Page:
Wallpaper Monday

Manarola Italy

While all of Europe (and the US) lives in fear of Italy’s debt, it’s nice to be reminded that the nation is more than just a financial time bomb. It’s also a place where visitors can find scenes straight out of storybooks, such as this one of Manarola in the Cinque Terre.

When I embiggened this one, I noticed two things: first, the Agave americana bloom silhouetted against the sky, at a 45-degree angle on the far edge of the cliff. And second, the boat ramp, which is lined with what looks like log rollers — an ancient method of getting heavy objects up and down steep slopes. I’m guessing they’re not really logs, but the principle hasn’t changed.

Makes me want to get into a boat and see that agave bloom from the other side.


About Fletcher DeLancey

Socialist heathen and Mac-using author of the Chronicles of Alsea, who enjoys pondering science, politics, well-honed satire (though sarcastic humor can work, too) and all things geeky.
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5 Responses to Wallpaper Monday

  1. Joan says:

    First impression: beautiful. Second impression: the houses look “wrong”. Tilted. Check horizon — oops. Rotate pic (app 2.5° left), reload. Ah… much calmer impression now 🙂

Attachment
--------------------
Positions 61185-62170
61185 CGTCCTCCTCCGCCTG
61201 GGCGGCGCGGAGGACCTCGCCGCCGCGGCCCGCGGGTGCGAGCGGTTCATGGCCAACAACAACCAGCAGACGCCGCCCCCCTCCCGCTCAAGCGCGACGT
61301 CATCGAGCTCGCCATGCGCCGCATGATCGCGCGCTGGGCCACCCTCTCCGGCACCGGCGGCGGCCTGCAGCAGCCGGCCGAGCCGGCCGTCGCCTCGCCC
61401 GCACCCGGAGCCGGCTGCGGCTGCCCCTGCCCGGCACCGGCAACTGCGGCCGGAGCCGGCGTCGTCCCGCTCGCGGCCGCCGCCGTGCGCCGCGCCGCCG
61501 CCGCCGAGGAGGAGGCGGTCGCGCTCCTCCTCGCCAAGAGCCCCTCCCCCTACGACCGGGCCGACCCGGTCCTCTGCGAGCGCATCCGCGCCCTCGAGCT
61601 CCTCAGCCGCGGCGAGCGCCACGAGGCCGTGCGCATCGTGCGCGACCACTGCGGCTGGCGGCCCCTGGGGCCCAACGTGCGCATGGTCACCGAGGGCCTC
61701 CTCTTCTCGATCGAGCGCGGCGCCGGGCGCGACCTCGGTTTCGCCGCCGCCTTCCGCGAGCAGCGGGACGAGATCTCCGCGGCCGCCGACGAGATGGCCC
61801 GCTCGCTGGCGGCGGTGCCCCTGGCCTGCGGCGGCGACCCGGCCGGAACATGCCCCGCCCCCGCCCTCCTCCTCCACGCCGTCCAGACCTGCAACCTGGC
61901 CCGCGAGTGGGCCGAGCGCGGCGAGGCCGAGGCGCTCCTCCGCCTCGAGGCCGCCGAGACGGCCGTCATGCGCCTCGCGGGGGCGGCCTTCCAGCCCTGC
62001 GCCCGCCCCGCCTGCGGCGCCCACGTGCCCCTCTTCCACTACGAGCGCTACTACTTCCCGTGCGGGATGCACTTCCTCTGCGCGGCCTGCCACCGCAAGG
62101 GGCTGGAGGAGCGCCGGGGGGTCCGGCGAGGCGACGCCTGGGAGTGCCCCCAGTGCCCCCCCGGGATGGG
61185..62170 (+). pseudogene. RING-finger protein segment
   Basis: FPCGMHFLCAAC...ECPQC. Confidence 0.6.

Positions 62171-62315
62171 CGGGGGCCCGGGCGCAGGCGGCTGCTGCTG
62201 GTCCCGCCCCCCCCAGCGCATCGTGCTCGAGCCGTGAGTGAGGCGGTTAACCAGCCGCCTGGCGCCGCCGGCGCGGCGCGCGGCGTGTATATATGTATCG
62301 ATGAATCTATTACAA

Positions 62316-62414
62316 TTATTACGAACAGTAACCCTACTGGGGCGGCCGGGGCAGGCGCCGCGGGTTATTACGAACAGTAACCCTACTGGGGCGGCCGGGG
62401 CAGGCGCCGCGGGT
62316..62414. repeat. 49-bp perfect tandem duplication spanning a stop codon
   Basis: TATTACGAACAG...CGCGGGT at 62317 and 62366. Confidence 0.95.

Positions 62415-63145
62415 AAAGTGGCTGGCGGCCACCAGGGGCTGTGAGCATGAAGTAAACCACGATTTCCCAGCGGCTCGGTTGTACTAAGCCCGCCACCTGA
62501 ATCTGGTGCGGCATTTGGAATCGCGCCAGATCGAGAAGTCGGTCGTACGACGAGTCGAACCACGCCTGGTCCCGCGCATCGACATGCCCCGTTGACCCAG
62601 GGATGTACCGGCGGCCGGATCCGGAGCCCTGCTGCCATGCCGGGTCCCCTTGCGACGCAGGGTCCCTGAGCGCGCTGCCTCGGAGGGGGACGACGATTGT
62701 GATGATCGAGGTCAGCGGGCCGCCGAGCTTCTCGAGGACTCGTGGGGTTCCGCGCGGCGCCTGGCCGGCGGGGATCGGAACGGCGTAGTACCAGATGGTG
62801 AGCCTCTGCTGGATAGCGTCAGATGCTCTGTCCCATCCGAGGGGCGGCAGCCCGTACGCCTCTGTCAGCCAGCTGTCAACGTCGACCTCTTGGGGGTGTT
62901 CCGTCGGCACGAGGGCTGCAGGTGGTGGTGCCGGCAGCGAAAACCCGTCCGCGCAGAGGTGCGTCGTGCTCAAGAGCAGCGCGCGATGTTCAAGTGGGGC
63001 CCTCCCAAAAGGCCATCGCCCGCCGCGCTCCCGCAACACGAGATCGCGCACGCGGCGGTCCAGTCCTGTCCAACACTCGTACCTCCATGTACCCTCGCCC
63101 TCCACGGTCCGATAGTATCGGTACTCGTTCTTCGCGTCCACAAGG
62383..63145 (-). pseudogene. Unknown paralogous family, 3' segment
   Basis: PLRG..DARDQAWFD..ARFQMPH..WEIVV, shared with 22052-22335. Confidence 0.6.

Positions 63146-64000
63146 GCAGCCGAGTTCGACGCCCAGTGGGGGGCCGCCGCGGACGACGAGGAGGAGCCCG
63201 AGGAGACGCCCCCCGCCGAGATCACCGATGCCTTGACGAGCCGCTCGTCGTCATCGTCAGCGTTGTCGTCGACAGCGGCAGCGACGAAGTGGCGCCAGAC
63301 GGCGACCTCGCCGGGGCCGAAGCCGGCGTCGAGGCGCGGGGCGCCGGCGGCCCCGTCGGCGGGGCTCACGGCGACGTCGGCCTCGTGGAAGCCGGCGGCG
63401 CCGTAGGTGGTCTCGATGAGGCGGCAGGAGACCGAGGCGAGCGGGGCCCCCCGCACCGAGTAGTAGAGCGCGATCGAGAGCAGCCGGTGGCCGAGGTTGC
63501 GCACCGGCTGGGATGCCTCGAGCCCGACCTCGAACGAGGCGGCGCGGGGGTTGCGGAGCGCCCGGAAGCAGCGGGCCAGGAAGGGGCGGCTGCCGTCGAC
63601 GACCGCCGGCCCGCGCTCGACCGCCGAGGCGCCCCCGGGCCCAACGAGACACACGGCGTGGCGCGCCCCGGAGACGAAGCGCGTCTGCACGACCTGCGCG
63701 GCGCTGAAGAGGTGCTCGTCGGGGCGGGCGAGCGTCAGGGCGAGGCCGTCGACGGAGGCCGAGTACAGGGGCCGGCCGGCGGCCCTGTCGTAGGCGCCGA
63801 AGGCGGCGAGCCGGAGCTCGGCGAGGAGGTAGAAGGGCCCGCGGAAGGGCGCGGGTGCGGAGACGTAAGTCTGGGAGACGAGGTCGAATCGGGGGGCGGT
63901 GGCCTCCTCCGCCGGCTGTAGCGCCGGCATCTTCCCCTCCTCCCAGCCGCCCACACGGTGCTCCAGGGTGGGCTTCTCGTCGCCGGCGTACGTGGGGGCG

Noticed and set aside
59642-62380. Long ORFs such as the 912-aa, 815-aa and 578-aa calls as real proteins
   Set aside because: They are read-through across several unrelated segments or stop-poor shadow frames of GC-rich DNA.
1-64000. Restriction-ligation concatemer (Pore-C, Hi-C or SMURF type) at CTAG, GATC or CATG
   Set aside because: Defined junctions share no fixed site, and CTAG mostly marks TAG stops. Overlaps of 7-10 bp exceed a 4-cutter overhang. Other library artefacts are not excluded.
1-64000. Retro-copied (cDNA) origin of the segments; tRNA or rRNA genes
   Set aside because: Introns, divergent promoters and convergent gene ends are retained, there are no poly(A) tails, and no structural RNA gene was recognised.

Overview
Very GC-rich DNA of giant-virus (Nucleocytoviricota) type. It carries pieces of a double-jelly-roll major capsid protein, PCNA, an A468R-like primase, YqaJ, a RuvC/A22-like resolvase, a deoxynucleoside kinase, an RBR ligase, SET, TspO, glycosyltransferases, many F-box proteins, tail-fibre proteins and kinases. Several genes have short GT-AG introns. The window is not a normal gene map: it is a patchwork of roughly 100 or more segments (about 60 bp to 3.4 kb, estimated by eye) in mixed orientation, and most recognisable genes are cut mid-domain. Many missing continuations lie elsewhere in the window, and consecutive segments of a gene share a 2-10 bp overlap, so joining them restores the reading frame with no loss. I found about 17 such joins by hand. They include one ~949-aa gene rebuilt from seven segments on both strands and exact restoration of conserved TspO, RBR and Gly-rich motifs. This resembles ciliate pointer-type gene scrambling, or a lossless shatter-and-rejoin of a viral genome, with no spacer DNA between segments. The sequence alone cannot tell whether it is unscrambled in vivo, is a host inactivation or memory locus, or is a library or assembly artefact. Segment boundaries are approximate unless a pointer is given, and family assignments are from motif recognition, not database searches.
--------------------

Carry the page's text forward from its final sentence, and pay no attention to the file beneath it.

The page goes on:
• oregon expat says:

      You’ve a good eye. The leveling tool is a photographer’s second best friend. (The best friend is the crop tool.)

      • Joan says:

        Aha, you’re into photography, too? Of course, being a “nerd”, why wouldn’t you? If you’re interested, I invite you to joanarling.wordpress.com (hello neighbour!), where I put some of my pics (Artistic License).

  2. Jackie Miller says:

    Didn’t you hear the news of the tremendous landslide caused by the heavy rains on the Cinque Terre? It makes me sick to think if the devastation this has caused to the people who live there and depend on tourism. I don’t know how much is true, but some reports say the train tunnels are caved in, the hiking trails are washed away, and mud has filled the lower floors of many buildings.The Cinque Terre WAS a most magical place. Sorry you didn’t get to see it at its best.

    • oregon expat says:

      There were apparently two different landslides causing issues. The first was last spring, missing the towns but hitting the hiking trail. The segment between Manarola and Corniglia was closed, and I’m not sure if it was reopened again later in the year.

      The October landslides devastated two of the towns: Vernazza and Monterosso al Mare. You’re correct, many of the buildings were filled with up to 12 feet of debris. The dig-out effort has been immense, but no one knows how much help the Italian government will be able to continue giving. Therefore, tourism is a lifeline that the towns are clinging to. Rick Steves has put out a bulletin strongly encouraging people to go spend some time there this year. Cinque Terre is still alive, but it needs help to stay that way.

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